🧵 Since the Deferred Action for Childhood Arrivals case made it to the Supreme Court, it is worth understanding how we got here & why it's important that SCOTUS uphold DACA. #HomeIsHere #HereToStay #YouAreWelcomeHere #DACA #DREAMers
2. In 2001 the DREAM Act (Development, Relief & Education for Alien Minors) was introduced in the US Senate with BIPARTISAN SUPPORT.
3. Senator Orrin Hatch (R-UT): DREAM Act was intended to "allow children who have been brought to the US through no volition of their own the opportunity to fulfill their dreams, to secure a college degree & legal status" (Barron 2011:632).
4. The DREAM Act has been introduced multiple times as standalone legislation or as part of comprehensive immigration reform & other bills including the 2013 Border Security, Economic Opportunity & Immigration Modernization Act.
5. Eligibility & benefits have varied in each bill, but the basic terms of the DREAM Act provide for legal status & a path to citizenship in exchange for pursuing a college education or serving in the military.
6. Frustrated by federal inaction, several states, beginning with Texas in 2001, enacted their own versions of the DREAM Act (Barron 2011:652; Schmid 2013:699) but necessarily limited to matters such as in-state tuition & financial aid.
7. A UMBC study found that "initial costs of the investment in education will be more than offset by increased tax revenues & lower government spending ... that result from a more educated citizenry" (Gindling & Mandell 2012:6).
8. Tania Unzueta, one of the DREAM Act 5, compared her political activism to the civil rights movement & said "We've been detained for standing on a sidewalk. We can't wait any longer for the DREAM Act to pass" (Galindo 2012:597).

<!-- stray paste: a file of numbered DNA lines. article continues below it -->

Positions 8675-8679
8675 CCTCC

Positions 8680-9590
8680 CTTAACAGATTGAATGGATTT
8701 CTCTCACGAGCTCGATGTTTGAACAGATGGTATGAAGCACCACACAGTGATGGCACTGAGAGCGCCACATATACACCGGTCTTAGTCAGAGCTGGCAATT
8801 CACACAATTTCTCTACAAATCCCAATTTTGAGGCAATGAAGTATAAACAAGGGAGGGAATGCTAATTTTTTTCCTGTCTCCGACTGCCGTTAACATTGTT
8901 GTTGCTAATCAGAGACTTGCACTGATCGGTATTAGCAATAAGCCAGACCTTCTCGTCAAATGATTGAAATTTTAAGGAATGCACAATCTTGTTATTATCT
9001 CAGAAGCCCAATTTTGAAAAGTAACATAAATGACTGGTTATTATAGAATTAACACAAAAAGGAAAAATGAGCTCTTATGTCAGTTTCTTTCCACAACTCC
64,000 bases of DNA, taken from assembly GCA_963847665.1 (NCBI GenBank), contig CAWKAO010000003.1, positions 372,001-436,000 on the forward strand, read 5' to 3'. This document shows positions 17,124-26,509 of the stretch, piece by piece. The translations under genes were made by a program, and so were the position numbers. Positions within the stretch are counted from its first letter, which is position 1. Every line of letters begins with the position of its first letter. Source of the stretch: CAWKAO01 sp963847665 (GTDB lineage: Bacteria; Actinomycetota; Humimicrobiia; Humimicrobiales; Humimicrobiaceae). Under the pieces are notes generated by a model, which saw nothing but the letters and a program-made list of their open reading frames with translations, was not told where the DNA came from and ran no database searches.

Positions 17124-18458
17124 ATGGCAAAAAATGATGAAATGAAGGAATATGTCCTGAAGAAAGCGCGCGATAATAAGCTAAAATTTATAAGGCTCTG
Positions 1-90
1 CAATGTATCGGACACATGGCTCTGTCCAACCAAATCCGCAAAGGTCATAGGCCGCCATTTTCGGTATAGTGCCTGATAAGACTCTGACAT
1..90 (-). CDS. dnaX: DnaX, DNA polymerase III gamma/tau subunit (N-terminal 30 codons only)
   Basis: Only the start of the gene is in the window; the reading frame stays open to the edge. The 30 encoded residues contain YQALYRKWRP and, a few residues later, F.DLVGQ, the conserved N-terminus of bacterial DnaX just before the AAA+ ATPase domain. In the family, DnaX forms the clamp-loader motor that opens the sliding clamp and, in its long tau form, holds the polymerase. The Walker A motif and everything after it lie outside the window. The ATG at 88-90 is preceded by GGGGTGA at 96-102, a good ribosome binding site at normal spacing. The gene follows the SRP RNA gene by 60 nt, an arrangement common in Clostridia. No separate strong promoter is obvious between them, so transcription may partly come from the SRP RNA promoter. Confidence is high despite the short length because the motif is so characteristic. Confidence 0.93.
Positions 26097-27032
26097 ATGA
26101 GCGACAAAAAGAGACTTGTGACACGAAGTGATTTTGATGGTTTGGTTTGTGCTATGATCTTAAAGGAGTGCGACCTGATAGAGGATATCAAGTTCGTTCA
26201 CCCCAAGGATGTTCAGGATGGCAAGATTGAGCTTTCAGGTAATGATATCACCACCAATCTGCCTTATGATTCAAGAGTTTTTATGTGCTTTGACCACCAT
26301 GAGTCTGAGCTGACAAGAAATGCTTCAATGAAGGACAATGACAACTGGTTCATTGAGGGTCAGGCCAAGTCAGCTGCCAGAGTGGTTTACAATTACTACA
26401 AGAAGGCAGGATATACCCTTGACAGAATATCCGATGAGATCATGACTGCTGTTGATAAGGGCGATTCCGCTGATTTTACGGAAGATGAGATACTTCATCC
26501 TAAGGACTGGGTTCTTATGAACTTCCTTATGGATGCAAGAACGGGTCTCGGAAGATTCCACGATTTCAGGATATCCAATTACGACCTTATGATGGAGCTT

9. In response to the growing immigration crisis left unaddressed by Congress, the Obama administration announced the DACA policy directive on Jun 15, 2012 with eligibility requirements similar to the DREAM Act.
10. Janet Napolitano, Secretary of Homeland Security: "Our Nation's immigration laws must be enforced in a strong and sensible manner. They are not designed to be blindly enforced without consideration given to the individual circumstances of each case.
11. ...
"Nor are they designed to remove productive young people to countries where they may not have lived or even speak the language. Prosecutorial discretion, which is used in so many other areas, is especially justified here" (Napolitano 2012).
12. DACA directs units within DHS to exercise prosecutorial discretion on a case-by-case basis to defer removal (ie, deportation) proceedings against certain undocumented immigrants who as children "lacked the intent to violate the law" (Napolitano 2012).
13. DACA eligibility:
• Entered US before 16th birthday
• Continuous presence in US from Jun 15, 2007 to present
• Under age 31 as of June 15, 2012
• No lawful status
• Currently in school (or hold HS diploma/GED) or honorably discharged veteran
14. ...
• No convictions for felony or significant misdemeanor (or 3+ misdemeanors)
• Not a threat to national security or public safety
• Physically present in US on Jun 15, 2012 & at time of applying for DACA
• 10+ page application + supporting docs
• $465 fee
15. REFERENCES (1/5)
Barron, Elisha (2011). The Development, Relief, and Education for Alien Minors (DREAM) Act. Harvard Journal on Legislation 48(2):623-656.
16. REFERENCES (2/5)
Galindo, René (2012). Undocumented & Unafraid: The DREAM Act 5 & the Public Disclosure of Undocumented Status as a Political Act. Urban Review: Issues & Ideas in Public Education 44(5):589-611.
17. REFERENCES (3/5)
Gindling, TH & Marvin Mandell (2012). Policy Brief: Private & Government Fiscal Costs & Benefits of the Maryland Dream Act. Baltimore: Maryland Institute for Policy Analysis and Research, University of Maryland, Baltimore County.
18. REFERENCES (4/5)
Napolitano, Janet (2012). Exercising Prosecutorial Discretion with Respect to Individuals Who Came to the United States as Children. Washington, DC: Department of Homeland Security.
19. REFERENCES (5/5)
Schmid, Carol L (2013). Undocumented Childhood Immigrants, the Dream Act & Deferred Action for Childhood Arrivals in the USA. International Journal of Sociology and Social Policy 33(11/12):693-707.
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